Council reconsiders plan to place Catholic child with gay foster parents

Brighton and Hove Council have halted plans to place a ten-year-old Catholic boy in the care of gay foster parents against the wishes of his mother, after  a discussion  with her lawyer,  the Mail reported on Saturday.

The case was highlighted on 8 June, (see:  the day before the boy was due to arrive at his new home, a hotel in Brighton run by a middle-aged male couple.

Brighton and Hove Council has now told the mother it is reviewing its decision, after her lawyer argued that it was obliged to try to place the boy with foster parents of the same faith.

The boy is a practicing Catholic and his mother, who is too ill to look after him, wanted him to be fostered by heterosexual parents in line with Catholic teaching on the family.

She said: “I am so happy and relieved. So is my son. Our religion is very important to us.”

Barrister Neil Addison, from The Thomas More Legal Centre, a Catholic legal charity, argued that new equality laws that guarantee homosexuals ‘equal access to goods and services’, including fostering, can be overruled by older laws designed to protect children.

Mr Addis said: "hat I raised with the Council was to remind them of their legal duties under s22 of the Childrens Act 1989 which says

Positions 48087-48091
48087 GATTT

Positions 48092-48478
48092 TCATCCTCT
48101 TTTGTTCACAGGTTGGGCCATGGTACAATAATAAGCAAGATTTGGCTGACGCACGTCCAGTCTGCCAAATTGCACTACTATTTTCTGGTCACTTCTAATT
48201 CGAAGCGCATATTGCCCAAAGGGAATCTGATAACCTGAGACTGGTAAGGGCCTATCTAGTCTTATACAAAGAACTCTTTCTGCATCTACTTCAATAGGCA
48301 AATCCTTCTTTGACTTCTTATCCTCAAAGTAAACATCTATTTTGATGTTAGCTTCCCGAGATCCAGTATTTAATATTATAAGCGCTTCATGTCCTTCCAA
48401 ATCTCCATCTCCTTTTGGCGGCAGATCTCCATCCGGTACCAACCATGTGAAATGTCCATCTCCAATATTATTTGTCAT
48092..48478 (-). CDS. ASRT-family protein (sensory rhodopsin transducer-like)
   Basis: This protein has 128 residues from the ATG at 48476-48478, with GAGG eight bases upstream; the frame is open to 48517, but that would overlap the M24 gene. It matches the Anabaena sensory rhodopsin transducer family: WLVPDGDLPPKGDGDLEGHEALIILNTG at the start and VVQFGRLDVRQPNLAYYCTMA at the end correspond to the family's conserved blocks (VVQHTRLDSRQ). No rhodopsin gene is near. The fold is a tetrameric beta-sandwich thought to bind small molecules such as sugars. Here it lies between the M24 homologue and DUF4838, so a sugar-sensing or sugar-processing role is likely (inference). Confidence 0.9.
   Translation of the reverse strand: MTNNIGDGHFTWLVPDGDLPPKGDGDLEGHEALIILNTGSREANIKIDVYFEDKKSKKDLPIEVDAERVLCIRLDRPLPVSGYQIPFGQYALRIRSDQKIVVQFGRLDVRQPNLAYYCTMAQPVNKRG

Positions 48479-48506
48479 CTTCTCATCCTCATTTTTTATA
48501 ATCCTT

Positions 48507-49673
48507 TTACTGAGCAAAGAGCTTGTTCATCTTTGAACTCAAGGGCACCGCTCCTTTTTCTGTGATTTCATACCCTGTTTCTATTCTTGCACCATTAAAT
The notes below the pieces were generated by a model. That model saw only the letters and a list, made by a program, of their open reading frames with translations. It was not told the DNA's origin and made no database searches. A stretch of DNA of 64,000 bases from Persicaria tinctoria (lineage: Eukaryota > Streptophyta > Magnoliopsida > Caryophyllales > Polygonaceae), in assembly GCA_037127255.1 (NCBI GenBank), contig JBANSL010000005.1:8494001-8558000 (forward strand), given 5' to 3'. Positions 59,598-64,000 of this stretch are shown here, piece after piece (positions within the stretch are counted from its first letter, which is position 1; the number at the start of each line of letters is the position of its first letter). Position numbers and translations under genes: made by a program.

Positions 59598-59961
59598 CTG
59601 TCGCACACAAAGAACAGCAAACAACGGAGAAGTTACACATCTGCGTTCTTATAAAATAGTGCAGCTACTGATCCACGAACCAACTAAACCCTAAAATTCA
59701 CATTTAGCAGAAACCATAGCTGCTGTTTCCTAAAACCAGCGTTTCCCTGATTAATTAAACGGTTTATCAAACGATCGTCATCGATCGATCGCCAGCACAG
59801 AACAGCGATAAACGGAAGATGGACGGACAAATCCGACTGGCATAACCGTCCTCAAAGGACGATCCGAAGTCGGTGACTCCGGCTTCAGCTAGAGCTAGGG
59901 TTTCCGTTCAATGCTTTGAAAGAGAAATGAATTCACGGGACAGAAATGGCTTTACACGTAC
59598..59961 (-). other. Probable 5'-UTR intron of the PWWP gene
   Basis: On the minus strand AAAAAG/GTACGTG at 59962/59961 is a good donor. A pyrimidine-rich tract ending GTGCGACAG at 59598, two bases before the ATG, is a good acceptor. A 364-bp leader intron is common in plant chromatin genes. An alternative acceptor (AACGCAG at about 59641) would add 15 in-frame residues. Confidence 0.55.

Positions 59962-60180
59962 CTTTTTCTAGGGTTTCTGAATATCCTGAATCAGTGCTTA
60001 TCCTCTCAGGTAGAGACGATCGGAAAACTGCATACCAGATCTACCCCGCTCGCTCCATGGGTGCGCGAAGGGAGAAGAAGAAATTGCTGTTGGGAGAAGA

"(4) Before making any decision with respect to a child whom they are looking after, or proposing to look after, a local authority shall, so far as is reasonably practicable, ascertain the wishes and feelings of - (a) the child;  (b) his parents; (5) In making any such decision a local authority shall give due  consideration - (c) to the child's religious persuasion, racial origin and cultural and
linguistic background".
"I made the point that the placing of this practicing Catholic Child with a  same sex couple involved placing him in a situation which was  fundamentally contrary to Roman Catholic teaching and therefore contrary to their obligations under the Childrens Act."

For more information about the Thomas More Legal Centre see:

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